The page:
Blind Squirrels

If someone asked you right now what you wish you were better at as a mom, do you know what you'd say? I bet you do. In fact, I bet you'd have a couple things pop into your mind. Or maybe, you'd actually have a list of things you'd change- things you wish you were better at, more of, less of...

I do. It's not hard for me to think of ways or times I fall short. It's not that I think I'm an exceptionally bad mother...I'm not overly pessimistic, or complete unfair to myself. It's just that motherhood is hard, and I am indeed far from perfect. And just about every day I'm hit with an example of how I could have been more patient, more loving, more present, more fun, less worried, less stressed, less tired...

So yeah. I could be better. But- every once in a while...I nail this whole motherhood thing. That's right. Even a blind squirrel (that's me) finds a nut once in a while (that' don't know, some sort of metaphor for successful parenting). So while it's easy for me to rattle off a bunch of things I could improve, I think it's important to recognize the wins when they come, and I'm working on getting better at recognizing them, and soaking up those rare mama moments of confidence and pride. 

My most recent success story was a couple of weeks ago, the night before Piper was going to start at daycare. She was obviously worried about it, but wasn't saying much. We knew her well enough to know it was going to be a tough transition, so we tried to be as proactive as possible, telling her all about school, explaining what might be new or seem scary, and reading a book about a little raccoon who didn't want to go to school (It's The Kissing Hand, and it's awesome). I wasn't sure much of it was soaking in, but then, as I turned off the light and tucked her in, I bent down to give her a kiss, and she said in a tiny voice, on the verge of tears:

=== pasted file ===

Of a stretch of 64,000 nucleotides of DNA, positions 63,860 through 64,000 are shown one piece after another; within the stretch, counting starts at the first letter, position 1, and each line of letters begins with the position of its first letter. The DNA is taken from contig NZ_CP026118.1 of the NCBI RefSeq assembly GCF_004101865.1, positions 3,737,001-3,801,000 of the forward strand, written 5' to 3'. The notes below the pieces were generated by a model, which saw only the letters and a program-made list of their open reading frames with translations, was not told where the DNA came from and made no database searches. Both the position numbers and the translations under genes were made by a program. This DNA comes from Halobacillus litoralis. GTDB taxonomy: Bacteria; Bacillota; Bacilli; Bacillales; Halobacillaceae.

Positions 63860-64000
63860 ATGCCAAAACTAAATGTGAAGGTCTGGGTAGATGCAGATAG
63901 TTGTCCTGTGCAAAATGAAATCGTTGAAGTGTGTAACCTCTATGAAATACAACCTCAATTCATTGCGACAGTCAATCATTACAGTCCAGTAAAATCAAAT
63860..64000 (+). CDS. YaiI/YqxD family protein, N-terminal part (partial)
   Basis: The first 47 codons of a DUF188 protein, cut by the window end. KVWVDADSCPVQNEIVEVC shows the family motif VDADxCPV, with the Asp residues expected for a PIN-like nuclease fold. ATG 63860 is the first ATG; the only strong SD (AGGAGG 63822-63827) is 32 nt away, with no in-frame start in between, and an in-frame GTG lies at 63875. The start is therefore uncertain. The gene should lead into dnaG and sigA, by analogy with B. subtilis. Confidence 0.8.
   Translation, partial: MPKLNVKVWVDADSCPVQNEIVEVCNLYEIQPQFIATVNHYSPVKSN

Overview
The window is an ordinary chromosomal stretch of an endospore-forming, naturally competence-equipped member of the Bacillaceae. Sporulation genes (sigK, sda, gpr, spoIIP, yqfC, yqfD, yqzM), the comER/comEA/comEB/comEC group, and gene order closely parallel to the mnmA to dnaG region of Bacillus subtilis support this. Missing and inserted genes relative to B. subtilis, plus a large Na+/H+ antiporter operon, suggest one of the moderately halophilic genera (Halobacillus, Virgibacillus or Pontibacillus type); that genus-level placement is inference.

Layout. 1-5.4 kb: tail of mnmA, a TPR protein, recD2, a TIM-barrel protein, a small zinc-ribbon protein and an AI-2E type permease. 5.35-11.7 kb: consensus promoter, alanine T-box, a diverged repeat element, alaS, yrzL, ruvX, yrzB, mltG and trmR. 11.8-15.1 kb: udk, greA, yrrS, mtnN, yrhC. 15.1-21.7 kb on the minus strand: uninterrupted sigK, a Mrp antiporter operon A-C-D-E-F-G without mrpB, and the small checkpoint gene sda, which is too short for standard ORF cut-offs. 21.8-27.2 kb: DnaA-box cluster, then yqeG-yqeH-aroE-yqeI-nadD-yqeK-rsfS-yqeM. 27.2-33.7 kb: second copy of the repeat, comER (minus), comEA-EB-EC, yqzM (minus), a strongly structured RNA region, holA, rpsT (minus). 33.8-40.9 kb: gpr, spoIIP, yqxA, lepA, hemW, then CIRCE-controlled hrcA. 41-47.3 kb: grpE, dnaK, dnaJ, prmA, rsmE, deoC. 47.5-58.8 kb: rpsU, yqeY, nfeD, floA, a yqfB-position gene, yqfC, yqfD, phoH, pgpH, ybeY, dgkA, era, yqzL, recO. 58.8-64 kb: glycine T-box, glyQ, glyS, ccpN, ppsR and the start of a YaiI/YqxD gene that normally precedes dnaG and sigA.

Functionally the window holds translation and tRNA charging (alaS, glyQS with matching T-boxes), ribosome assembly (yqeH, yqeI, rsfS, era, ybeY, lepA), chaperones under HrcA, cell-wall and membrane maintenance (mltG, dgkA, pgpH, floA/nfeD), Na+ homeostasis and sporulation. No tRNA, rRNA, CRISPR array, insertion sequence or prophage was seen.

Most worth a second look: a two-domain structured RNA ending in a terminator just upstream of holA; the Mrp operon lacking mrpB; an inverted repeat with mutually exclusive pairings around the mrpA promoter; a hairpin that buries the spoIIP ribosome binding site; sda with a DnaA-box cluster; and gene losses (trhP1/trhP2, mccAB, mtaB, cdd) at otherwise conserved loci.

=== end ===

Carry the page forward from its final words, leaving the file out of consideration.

"Mama, I'm nervous to try new things." 

Ugh. Break my heart. But also- I was so proud of her for putting words to her feelings, and sharing them with me. I told her how good it was that she could explain how she was feeling, and that we would help her if she got scared. I stayed for a bit, and we talked about all the things that weren't going to change, and about what she could do if she got nervous (talk to her teacher, cuddle her toys from home, remember her kissing hand...) She relaxed a bit, and snuggled into bed without any tears. And as proud as I was of her, I was also proud of myself. I had a real parenting moment- an opportunity to show love, and wisdom, and guide my little girl through something hard...and I had done it. I knew the next morning would be tough. I would struggle to get out of bed early enough, I'd have to rush and use my stern (mean) voice, and most likely both kids would cry at daycare dropoff, sure that I was abandoning them during their time of need (spoiler alert: all of those things happened). But in that moment, that night, I felt good. I was good. 

So good for me. And good for you. Because I know that I'm not the only one stumbling around feeling like a blind squirrel- but I also know I'm not the only one who occasionally finds these beautiful, perfect nuts of motherhood success. So even just for today, push that list of to-do's and to-change's aside, and focus on the last awesome thing you did. In fact, brag about it here...I'd love to hear about your recent "nailed it" moments. Let's celebrate those mama moments together. 


I'd love to keep the conversation going. Stop by Bowdenisms to hear more about what I'm awesome at and what I'm not...or say hi: @bowdenisms: instagram | twitter | facebook

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